Top Ten Films of 2006

The day has come where all that movie watching during the year, all that money given to Hollywood players who need none of it, and all those buttered popcorn induced coronaries boil down to one person’s ego-trip of compiling a list of the best of the best. I now join the list of film-snobs everywhere with my top ten films of 2006. If you have been reading my reviews you will know that I don’t care too much about how the film was made, but instead how much I enjoyed the ride; if I was able to be transported into another world, for even a brief moment, (evidenced with The Illusionist, one of the best looking films all year, but in the end boring and obvious). Last year was all about the bio-pics, this year all about the heavy dramas, my favorite genre. These films will probably not all be mentioned in the Golden Globe/Oscar hoopla, but that’s a good thing, everyone has their opinion. So, please strike back at how right or wrong I was, (we know you people are out there, Happy Feet anyone?). I’d love to hear some films I might have overlooked, all recommendations are welcome.

Films not seen that have potential of creeping into the top: Last King of Scotland; Inland Empire; Volver (opens today); Apocalypto; Pan’s Labyrinth; Angel-A; Flags of Our Fathers; Notes on a Scandal; The Painted Veil; Sorry, Haters; Tideland; The Wind That Shakes the Barley; Letters From Iwo Jima

Honorable Mention:
Half Nelson, review: great performances, Gosling and Epps shine
Clerks 2, review: not as funny as Borat, but better all-around; Smith is back
The Prestige, review: Nolan does what he does best, fantastic sci-fi/thriller
Shortbus, review: a touching story about life and love, told through sex
A Scanner Darkly, review: Linklater + Dick = amazing meld of genres and technology

This list is subject to change, but at this moment it is as follows:

10. United 93: The only film before June that made the list, (therefore no review until I see it again). Powerful, emotional, resonant. This film shows what it is to be an American hero by still staying relatively impartial as far as depicting the terrorists.

9. The Good Shepherd, review: DeNiro keeps this sprawling tale about a man doing what he needs to for his country and freedom, no matter how it effects his personal life, reined in enough to be a riveting character study.

8. Little Miss Sunshine, review: Quirky comedy at its finest. Breslin breathes a heart into this tale about a family even more dysfunctional than yours.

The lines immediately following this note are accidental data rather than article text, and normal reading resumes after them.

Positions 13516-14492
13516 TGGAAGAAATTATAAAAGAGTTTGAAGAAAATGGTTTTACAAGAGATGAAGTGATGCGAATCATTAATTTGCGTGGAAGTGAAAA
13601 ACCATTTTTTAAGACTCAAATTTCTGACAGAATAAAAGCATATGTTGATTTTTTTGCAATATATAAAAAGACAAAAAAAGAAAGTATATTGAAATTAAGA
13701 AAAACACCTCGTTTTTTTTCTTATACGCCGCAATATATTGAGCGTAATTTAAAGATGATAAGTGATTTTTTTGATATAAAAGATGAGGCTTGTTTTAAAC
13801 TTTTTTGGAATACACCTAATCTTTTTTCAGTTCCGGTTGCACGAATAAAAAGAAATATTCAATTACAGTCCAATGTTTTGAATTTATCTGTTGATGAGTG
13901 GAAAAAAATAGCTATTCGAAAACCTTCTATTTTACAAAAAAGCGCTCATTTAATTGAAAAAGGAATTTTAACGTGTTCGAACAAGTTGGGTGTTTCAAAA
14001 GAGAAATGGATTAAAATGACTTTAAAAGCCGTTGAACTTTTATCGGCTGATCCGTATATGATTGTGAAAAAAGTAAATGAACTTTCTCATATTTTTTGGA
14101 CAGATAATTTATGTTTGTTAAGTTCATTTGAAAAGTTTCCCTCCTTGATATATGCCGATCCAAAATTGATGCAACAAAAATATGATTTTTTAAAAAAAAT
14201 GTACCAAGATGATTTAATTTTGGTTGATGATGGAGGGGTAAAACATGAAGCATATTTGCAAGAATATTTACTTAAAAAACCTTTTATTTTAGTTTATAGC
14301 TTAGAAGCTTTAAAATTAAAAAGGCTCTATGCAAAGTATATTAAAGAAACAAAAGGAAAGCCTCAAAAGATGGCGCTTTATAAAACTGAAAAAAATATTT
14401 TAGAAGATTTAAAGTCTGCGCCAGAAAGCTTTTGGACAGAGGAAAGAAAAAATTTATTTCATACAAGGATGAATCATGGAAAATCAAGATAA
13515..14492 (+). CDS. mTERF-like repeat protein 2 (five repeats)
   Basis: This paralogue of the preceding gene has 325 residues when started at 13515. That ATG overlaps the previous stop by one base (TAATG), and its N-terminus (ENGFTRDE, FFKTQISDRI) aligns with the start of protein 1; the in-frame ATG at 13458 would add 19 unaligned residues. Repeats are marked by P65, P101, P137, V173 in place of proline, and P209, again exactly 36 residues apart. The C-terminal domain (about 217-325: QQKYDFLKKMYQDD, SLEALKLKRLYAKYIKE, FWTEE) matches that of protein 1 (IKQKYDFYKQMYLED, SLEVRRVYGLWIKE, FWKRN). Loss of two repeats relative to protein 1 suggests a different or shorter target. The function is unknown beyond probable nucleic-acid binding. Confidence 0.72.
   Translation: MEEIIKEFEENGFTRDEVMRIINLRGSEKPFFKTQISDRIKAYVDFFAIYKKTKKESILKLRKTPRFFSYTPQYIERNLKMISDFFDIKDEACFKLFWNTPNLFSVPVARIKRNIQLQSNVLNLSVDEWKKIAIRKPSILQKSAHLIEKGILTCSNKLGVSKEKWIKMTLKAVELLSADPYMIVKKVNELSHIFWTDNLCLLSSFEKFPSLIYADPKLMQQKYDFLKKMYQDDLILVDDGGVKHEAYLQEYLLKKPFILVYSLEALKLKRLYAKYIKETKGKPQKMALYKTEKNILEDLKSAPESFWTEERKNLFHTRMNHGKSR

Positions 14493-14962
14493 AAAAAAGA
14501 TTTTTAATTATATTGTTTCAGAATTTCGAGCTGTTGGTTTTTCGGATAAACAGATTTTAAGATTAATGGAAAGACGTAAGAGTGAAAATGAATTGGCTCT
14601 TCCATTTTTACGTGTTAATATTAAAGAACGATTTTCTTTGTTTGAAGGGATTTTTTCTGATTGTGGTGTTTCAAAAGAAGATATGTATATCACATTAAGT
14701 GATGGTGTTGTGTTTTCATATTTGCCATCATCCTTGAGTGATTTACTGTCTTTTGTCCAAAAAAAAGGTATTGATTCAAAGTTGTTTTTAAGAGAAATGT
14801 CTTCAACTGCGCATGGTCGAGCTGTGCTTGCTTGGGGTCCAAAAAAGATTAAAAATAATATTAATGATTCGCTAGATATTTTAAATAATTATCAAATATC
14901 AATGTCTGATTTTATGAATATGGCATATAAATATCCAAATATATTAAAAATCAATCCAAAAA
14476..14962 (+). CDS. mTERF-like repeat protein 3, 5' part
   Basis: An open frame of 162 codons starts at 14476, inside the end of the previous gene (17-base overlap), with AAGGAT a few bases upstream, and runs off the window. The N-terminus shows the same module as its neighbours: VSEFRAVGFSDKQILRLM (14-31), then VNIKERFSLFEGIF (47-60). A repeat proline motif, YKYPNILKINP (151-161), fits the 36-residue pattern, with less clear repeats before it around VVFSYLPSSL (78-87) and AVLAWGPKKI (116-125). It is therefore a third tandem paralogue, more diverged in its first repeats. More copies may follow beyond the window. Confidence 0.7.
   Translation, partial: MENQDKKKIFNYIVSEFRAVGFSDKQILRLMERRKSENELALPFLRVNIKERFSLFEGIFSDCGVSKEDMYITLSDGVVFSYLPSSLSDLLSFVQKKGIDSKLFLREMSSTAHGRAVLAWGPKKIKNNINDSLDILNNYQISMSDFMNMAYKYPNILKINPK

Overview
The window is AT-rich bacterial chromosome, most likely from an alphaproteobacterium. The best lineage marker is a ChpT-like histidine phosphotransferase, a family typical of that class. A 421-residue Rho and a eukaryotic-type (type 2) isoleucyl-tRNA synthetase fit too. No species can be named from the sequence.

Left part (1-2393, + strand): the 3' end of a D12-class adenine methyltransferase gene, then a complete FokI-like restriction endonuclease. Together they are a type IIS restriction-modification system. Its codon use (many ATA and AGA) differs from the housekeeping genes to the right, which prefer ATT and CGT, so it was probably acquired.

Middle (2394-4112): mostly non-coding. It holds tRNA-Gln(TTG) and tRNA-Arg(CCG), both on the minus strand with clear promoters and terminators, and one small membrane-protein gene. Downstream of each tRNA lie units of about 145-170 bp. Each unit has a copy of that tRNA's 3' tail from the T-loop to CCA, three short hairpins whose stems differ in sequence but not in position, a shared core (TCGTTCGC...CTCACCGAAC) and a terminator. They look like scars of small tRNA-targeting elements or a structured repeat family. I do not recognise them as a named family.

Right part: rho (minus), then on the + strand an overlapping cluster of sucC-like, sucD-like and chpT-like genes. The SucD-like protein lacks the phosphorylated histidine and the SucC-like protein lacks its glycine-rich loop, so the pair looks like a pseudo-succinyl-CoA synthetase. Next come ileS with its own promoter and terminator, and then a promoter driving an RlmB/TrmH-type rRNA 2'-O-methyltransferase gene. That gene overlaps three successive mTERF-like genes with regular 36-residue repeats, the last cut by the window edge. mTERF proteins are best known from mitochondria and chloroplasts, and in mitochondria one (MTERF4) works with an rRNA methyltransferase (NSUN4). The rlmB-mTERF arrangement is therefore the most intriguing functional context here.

7. Little Children, review: Hopefully we Buffalonians will be able to watch it on the big screen soon. It’s a wonderful satire of the underbelly of the suburbs.

6. Babel, review: Hopefully Arriaga and Iñárritu reconcile and make more movies together, because even this, their weakest of collaborations, is dramatic perfection.

5. Bobby, review: Multi-narrative at its best, intertwining stories without the usual contrived interconnecting. **cough**Crash**cough** Every story stands alone on the journey to see their hero into the Presidential race.

4. Children of Men, review: Dystopic nightmares shot beautifully and based around a character that gives us all hope in humanity to persevere.

3. The Proposition, review: Authentic, brutal, and poetic in beauty. If Ray Winstone does not get a supporting actor nod, the Oscars will truly be farce.

2. Brick, review: Film-noir with a purpose and a mission. As visceral a movie can be, the language penetrates and truly takes you to a place so real and dangerous, yet so stylized and vaguely familiar.

1. The Fountain, review: I don’t care if critics want to call it pretentious drivel. No one could ever attempt something this ambitious without it being pretentious. Love will conquer all.

All in all I thought it was one of the better years for film since 1999. We saw auteurs cement their roles in cinema and some show off what they can do, making us anticipate more greatness. 2007 promises to give some gems – Grindhouse; Black Snake Moan; 300; Zodiac; Southland Tales; and Smokin’ Aces. Hopefully it will be another good year.


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